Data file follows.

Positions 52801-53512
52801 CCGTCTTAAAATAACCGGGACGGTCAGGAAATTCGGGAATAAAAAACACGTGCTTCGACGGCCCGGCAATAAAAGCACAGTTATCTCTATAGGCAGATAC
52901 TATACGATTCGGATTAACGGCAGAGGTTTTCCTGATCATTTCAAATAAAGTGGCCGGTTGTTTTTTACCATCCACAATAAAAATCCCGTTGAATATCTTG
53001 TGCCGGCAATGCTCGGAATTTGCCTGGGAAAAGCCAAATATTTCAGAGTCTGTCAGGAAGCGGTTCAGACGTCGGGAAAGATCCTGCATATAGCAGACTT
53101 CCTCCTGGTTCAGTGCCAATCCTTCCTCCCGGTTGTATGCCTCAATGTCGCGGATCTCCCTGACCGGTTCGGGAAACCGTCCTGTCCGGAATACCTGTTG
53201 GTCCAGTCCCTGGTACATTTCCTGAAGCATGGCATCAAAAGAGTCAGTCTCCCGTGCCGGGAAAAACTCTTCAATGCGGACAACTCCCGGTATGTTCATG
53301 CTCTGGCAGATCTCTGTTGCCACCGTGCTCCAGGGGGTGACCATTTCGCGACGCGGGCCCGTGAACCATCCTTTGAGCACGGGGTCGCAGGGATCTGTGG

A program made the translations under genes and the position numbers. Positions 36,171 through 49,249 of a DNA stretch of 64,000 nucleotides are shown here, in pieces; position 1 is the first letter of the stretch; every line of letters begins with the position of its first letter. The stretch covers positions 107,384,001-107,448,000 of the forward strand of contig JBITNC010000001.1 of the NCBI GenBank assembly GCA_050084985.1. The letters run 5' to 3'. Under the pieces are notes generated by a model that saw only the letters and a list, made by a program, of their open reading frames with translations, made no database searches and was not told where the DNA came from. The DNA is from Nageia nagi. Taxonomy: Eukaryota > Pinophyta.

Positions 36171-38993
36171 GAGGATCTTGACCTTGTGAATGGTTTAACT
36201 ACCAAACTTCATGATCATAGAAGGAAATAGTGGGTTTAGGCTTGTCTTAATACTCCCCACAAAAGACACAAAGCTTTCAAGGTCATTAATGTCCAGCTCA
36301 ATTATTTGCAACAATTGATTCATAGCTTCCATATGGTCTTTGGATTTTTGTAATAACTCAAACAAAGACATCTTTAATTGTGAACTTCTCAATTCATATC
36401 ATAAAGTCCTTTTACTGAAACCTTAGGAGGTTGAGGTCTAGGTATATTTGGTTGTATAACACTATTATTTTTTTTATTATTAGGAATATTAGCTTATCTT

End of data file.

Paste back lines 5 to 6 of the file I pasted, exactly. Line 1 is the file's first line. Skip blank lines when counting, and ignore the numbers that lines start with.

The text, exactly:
53101 CCTCCTGGTTCAGTGCCAATCCTTCCTCCCGGTTGTATGCCTCAATGTCGCGGATCTCCCTGACCGGTTCGGGAAACCGTCCTGTCCGGAATACCTGTTG
53201 GTCCAGTCCCTGGTACATTTCCTGAAGCATGGCATCAAAAGAGTCAGTCTCCCGTGCCGGGAAAAACTCTTCAATGCGGACAACTCCCGGTATGTTCATG